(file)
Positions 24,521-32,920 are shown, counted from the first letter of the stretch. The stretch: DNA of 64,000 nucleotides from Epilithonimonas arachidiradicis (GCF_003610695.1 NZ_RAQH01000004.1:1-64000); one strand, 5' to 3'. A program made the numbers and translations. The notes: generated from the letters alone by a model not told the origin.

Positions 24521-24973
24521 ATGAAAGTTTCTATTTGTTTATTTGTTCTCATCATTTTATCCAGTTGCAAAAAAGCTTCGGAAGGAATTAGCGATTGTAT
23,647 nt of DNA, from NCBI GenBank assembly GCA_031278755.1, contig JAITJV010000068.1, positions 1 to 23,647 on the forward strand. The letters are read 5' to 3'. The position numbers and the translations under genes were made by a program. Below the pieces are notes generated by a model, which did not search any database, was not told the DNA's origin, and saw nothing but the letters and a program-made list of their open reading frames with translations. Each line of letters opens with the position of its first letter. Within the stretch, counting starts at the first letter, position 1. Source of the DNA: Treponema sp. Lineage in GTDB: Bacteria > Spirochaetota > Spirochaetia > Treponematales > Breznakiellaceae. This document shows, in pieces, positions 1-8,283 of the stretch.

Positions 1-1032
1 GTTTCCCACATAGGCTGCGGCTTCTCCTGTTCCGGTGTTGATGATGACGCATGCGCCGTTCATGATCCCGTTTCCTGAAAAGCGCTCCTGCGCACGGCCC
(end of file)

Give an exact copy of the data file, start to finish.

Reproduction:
Positions 24,521-32,920 are shown, counted from the first letter of the stretch. The stretch: DNA of 64,000 nucleotides from Epilithonimonas arachidiradicis (GCF_003610695.1 NZ_RAQH01000004.1:1-64000); one strand, 5' to 3'. A program made the numbers and translations. The notes: generated from the letters alone by a model not told the origin.

Positions 24521-24973
24521 ATGAAAGTTTCTATTTGTTTATTTGTTCTCATCATTTTATCCAGTTGCAAAAAAGCTTCGGAAGGAATTAGCGATTGTAT
23,647 nt of DNA, from NCBI GenBank assembly GCA_031278755.1, contig JAITJV010000068.1, positions 1 to 23,647 on the forward strand. The letters are read 5' to 3'. The position numbers and the translations under genes were made by a program. Below the pieces are notes generated by a model, which did not search any database, was not told the DNA's origin, and saw nothing but the letters and a program-made list of their open reading frames with translations. Each line of letters opens with the position of its first letter. Within the stretch, counting starts at the first letter, position 1. Source of the DNA: Treponema sp. Lineage in GTDB: Bacteria > Spirochaetota > Spirochaetia > Treponematales > Breznakiellaceae. This document shows, in pieces, positions 1-8,283 of the stretch.

Positions 1-1032
1 GTTTCCCACATAGGCTGCGGCTTCTCCTGTTCCGGTGTTGATGATGACGCATGCGCCGTTCATGATCCCGTTTCCTGAAAAGCGCTCCTGCGCACGGCCC